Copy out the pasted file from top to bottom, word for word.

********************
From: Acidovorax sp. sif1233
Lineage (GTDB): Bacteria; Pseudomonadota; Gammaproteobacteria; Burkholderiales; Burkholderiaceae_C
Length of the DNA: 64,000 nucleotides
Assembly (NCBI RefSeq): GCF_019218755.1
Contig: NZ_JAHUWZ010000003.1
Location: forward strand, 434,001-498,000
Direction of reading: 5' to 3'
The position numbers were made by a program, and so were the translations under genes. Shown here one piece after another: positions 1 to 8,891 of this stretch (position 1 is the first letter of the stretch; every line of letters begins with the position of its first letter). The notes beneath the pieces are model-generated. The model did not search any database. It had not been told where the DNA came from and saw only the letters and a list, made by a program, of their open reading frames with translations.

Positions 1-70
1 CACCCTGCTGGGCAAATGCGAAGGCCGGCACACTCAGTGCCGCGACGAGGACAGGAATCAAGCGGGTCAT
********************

From: Acidovorax sp. sif1233
Lineage (GTDB): Bacteria; Pseudomonadota; Gammaproteobacteria; Burkholderiales; Burkholderiaceae_C
Length of the DNA: 64,000 nucleotides
Assembly (NCBI RefSeq): GCF_019218755.1
Contig: NZ_JAHUWZ010000003.1
Location: forward strand, 434,001-498,000
Direction of reading: 5' to 3'
The position numbers were made by a program, and so were the translations under genes. Shown here one piece after another: positions 1 to 8,891 of this stretch (position 1 is the first letter of the stretch; every line of letters begins with the position of its first letter). The notes beneath the pieces are model-generated. The model did not search any database. It had not been told where the DNA came from and saw only the letters and a list, made by a program, of their open reading frames with translations.

Positions 1-70
1 CACCCTGCTGGGCAAATGCGAAGGCCGGCACACTCAGTGCCGCGACGAGGACAGGAATCAAGCGGGTCAT